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Comparative evolution of New World and Old World sand fly salivary proteins

In the current analysis of sand fly salivary transcriptomes, seven salivary protein families unique to New World sand flies and other seven proteins shared between New World and Old World sand flies were compared. Members of the sand fly salivary gland protein families unique to New World sand flies have been diverging at an overall faster rate at the sequence level (mean divergence 0.67; mean ω = 0.53; Fig 10) than the sequences shared with Old World sand flies (mean divergence 0.42; mean ω = 0.21; S15 Fig). By the same token, multiple nucleotide codons (or the overall sequences) of the genes encoding the proteins unique to New World sand flies are under positive (ω > 1) or relaxed purifying selection (ω ≅ 1; Fig 11), which is rarely seen for the protein families shared with Old World sand flies (S16 Fig). Also, multiple events of gene duplication (SALO, Spider Toxin-like, ML domain, C-type Lectin, Small OBP-like) are noticed across species for the genes that encode salivary proteins unique to New World sand flies. This contrasts to the very few events of gene duplication observed for salivary protein encoding genes shared with Old World species.

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Fig 10. Evolutionary rate of salivary proteins in New World sand flies.

The evolutionary properties of salivary proteins measured by (A) mean amino acid divergence (1—identity) and (B) the mean rate of non-synonymous over the rate of synonymous replacements (ω) of protein families unique to New World sand flies as well as the New World sand fly protein sequences shared with Old World sand flies.

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Fig 11. Evolutionary rate along length of salivary proteins in New World sand flies.

Slide Window analyses of the ω values were performed for the protein families unique to New World sand flies. Dashed bars indicate the threshold for positive selection. X-axes indicate nucleotide positions.

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It is noteworthy that five out of seven protein families unique to New World sand flies display conserved cysteine residues (S1 Table). Such a pattern is in sharp contrast to the evolution of sand fly salivary proteins shared with Old World species; only three out of seven protein families bear conserved cysteine residues (S1 Table). This suggests that the de novo emergence of salivary gland protein families in New World sand flies seems to rely on cysteine building blocks.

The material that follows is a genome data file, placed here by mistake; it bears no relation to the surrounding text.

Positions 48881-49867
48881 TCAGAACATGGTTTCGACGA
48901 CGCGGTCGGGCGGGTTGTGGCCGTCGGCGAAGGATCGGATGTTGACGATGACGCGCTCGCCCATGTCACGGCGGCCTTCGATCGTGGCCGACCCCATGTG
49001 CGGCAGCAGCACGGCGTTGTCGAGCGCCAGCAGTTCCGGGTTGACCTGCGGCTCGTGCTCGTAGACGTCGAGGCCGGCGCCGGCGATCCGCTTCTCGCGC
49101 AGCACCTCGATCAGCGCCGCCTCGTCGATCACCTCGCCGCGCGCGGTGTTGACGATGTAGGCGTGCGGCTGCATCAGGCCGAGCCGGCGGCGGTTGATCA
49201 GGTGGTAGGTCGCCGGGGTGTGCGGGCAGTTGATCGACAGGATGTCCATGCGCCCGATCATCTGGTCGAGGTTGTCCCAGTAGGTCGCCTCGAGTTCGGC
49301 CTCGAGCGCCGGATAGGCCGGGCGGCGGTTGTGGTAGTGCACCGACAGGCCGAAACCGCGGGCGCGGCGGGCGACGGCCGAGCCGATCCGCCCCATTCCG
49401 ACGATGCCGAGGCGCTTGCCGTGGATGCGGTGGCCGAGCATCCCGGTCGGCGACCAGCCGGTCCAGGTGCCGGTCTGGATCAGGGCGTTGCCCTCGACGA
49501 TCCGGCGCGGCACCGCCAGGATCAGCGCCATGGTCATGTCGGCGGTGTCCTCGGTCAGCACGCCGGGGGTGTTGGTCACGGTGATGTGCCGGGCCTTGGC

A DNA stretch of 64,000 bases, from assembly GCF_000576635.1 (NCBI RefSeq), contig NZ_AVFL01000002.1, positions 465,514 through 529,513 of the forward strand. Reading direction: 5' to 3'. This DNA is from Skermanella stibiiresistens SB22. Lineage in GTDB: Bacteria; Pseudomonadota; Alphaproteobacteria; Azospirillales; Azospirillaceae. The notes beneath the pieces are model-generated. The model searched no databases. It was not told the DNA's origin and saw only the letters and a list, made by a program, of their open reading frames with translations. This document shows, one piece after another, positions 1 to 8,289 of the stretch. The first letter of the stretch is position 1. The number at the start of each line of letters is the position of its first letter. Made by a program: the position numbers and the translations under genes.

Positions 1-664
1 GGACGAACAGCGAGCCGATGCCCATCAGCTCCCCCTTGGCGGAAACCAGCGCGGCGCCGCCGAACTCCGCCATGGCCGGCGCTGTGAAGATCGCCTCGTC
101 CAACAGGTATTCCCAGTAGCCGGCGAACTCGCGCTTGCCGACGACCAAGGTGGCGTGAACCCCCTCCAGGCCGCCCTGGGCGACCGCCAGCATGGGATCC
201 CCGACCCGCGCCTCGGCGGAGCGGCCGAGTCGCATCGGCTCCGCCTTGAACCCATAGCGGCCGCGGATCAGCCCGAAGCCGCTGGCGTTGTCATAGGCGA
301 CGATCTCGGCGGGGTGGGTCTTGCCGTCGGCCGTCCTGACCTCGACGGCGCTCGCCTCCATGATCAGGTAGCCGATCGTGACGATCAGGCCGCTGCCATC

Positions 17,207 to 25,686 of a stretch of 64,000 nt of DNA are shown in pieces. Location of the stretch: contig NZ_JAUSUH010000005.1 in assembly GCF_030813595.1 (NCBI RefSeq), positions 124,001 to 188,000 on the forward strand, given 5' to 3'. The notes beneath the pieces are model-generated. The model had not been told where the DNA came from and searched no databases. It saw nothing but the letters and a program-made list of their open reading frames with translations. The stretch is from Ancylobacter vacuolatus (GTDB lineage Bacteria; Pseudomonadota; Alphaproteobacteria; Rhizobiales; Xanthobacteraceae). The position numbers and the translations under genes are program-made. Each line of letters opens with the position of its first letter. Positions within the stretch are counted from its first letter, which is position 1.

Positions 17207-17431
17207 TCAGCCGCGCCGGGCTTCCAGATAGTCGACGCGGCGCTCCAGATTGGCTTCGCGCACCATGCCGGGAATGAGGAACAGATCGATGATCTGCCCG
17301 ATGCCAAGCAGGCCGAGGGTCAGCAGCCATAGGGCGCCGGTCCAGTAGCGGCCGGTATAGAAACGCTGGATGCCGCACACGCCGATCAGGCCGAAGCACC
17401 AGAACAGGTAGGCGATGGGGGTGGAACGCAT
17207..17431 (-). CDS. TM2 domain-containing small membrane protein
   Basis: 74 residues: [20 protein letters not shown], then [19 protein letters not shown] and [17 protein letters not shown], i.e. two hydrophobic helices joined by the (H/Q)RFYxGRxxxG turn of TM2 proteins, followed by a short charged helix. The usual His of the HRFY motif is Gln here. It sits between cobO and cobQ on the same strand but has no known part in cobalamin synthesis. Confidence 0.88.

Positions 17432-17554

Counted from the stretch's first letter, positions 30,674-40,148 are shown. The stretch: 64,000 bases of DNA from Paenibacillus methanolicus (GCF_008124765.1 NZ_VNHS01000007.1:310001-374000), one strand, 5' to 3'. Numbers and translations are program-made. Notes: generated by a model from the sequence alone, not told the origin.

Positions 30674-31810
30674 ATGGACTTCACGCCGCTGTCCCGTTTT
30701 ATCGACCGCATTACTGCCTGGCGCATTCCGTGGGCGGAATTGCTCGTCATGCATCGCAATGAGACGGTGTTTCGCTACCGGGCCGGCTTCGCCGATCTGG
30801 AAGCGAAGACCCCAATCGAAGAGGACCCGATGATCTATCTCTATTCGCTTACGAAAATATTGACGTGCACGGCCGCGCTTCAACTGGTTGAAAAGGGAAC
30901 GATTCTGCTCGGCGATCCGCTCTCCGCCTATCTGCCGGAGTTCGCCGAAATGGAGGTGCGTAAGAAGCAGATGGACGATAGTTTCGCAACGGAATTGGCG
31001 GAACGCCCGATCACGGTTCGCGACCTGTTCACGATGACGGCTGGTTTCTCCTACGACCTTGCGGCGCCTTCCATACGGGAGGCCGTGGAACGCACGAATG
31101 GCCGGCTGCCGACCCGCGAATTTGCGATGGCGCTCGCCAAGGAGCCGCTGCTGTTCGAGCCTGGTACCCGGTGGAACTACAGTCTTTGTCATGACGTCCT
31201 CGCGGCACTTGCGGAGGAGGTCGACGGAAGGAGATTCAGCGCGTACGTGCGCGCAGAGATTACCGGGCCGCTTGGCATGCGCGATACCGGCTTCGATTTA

Another interesting aspect of the salivary gland protein families unique to New World sand flies is the fact that proteins with similar primary structure are only shared with distantly related organisms, such as spiders (Spider Toxin-like) and the frog-biting fly C. appendiculata (ML domain and C-type Lectin). The expression of such proteins in the sand fly salivary glands and the emergence of the genes encoding such proteins may be due to neofunctionalization [33,34]. It is more parsimonious to assume that such genes expressed in such distantly related organism are derived from a common ancestral sequence that diverged after independent gene duplications to be expressed in the salivary glands than by De novo origin. For instance, there might be other C-type Lectin genes not expressed in the salivary gland that upon independent gene duplication events in each species gave rise to the C-type Lectin gene copies expressed in the salivary glands of sand flies and culicomorpha.

Among the protein families shared between New World and Old World sand fly species, most of them displayed phylogenies similar to the sand fly species phylogeny constructed based on the ITS-2 sequence [44]. In fact, natural selection has to be extremely strong relative to random drift to distort neutral genealogies [61]. Although the phylogeny for the Yellow family of proteins resembles the sand fly species phylogeny, the closer intra-taxa relationship between the Old World sand fly 42KDa and 44KDa proteins suggests that gene conversion might be shaping the genes encoding such proteins so that the intra-taxa paralogs look more similar to each other than to their inter-taxa orthologs. On the other hand, the D7 and Silk protein family phylogenies diverged considerably from the sand fly species phylogeny. Thereby, concerted evolution for the Yellow as well as positive and relaxed purifying selection for the D7 and Silk protein encoding genes have been driving the evolution of these protein so as to cope with the feeding habits of such sand fly species.